Condition: Epidermolytic Hyperkeratosis

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About Epidermolytic Hyperkeratosis

Epidermolytic hyperkeratosis refers to hereditary skin disorders that are characterized by varying degrees of blistering and subsequent reactive scaling of the skin. Depending on the nature of the causative mutation, the symptoms may vary from mild blistering upon friction to severe erosions or widespread warty scaling ("porcupine man"). A palmoplantar keratoderma (excessive callus formation on palms and soles) and/or hair abnormalities may be present in some forms of the disorder. Rarely, EHK is part of a cardiocutaneous syndrome where cardiomyopathy and rhythm disturbances accompany the skin disorders (as for instance in Carvajal-Huerta syndrome).

A number of disorders show epidermolytic hyperkeratosis, including BCIE, ichthyosis bullosa Siemens and desmosomal disorders such as McGrath ectodermal dysplasia-skin fragility syndrome. Thus, in Europe, the term EHK is applied only to histopathological findings. However, in this entry, we follow American naming conventions and consider EHK synonymous with BCIE Brocq, a blistering disorder. In January 2009, an international ichthyosis consensus conference will hopefully end the confusion.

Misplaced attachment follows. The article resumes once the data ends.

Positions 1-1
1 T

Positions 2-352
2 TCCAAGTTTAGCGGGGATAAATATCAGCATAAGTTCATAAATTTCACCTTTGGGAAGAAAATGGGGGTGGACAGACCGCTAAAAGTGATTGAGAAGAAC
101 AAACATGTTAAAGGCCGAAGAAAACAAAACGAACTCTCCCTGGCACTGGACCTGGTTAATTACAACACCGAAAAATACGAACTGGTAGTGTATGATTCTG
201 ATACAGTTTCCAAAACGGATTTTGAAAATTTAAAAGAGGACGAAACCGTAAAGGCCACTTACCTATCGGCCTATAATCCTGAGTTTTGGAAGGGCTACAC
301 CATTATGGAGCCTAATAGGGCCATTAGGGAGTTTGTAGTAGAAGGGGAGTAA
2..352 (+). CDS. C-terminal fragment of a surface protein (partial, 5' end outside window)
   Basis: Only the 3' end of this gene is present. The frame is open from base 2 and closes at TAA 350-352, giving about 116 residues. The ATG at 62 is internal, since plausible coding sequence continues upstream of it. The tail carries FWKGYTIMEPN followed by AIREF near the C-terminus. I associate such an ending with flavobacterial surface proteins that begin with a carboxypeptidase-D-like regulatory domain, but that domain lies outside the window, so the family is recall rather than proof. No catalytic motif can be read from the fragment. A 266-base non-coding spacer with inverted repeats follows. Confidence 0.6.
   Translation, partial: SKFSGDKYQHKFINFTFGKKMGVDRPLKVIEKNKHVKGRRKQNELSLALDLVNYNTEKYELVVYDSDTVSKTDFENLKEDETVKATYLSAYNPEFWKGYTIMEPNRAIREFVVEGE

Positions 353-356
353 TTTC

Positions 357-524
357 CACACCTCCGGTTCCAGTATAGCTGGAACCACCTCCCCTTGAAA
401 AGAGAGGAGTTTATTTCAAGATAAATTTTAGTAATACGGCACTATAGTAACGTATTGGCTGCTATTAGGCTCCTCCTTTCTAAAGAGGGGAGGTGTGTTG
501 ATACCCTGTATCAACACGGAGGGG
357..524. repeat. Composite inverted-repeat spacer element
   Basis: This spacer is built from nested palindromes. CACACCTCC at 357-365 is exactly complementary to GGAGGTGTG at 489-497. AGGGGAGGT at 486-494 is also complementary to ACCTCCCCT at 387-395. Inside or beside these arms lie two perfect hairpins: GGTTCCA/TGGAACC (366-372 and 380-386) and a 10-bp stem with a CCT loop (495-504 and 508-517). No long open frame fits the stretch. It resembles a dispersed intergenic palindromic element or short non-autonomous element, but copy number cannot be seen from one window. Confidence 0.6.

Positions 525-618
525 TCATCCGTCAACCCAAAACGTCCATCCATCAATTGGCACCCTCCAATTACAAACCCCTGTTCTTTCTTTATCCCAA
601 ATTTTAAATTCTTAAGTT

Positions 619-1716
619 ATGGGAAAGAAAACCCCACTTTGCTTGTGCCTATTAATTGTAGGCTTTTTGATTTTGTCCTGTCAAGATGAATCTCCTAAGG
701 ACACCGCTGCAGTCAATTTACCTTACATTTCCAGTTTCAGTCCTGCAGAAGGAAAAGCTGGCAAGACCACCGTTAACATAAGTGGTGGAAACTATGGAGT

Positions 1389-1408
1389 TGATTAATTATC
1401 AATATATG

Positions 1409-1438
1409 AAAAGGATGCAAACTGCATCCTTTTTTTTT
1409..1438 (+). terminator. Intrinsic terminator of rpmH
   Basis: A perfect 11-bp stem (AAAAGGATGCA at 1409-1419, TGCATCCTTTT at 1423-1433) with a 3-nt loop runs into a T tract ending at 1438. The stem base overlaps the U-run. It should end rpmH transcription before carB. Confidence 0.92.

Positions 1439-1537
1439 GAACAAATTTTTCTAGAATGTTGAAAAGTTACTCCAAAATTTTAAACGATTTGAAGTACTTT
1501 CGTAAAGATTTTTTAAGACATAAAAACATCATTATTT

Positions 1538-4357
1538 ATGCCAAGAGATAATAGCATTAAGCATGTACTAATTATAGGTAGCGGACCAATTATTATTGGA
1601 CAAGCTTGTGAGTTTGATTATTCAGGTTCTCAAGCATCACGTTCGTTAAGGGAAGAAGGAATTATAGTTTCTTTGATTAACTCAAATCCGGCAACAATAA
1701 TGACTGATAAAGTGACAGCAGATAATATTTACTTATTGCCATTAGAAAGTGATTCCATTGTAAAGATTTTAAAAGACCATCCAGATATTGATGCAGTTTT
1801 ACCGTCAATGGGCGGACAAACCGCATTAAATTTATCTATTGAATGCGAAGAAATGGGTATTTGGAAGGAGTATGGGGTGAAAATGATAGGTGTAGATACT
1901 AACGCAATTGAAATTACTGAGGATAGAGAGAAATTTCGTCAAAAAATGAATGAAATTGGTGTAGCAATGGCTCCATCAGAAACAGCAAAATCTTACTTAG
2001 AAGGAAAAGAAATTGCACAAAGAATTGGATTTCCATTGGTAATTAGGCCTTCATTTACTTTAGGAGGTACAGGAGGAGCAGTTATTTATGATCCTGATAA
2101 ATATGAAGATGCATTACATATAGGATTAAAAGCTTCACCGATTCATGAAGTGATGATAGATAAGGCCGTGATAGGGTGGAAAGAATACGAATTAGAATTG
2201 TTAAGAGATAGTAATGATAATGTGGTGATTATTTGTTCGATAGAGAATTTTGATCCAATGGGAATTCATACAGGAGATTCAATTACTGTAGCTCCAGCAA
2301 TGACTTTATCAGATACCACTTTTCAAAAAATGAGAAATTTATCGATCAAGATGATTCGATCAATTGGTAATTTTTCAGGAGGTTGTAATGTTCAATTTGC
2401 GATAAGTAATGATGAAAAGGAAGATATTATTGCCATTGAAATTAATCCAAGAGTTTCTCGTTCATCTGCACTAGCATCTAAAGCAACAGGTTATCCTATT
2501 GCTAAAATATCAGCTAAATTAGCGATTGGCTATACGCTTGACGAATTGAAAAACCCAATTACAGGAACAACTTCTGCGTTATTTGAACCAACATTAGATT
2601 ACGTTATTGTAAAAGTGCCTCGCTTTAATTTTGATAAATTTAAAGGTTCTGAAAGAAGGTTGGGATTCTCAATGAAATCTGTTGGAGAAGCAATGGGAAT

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Last updated on Jun 28 2019 at 18:52
Disclaimer: The list and ratings above are for informational purposes only, and is intended to supplement, not substitute for, the expertise and judgment of your physician, pharmacist or other healthcare professional. The goal of the information is to provide you with a comprehensive view of all available treatments, but should not be construed to indicate that use of any one treatment is safe, appropriate, or effective for you. Decisions about use of a new treatment, or about a change in your current treatment plan, should be in consultation with your doctor or other healthcare professional.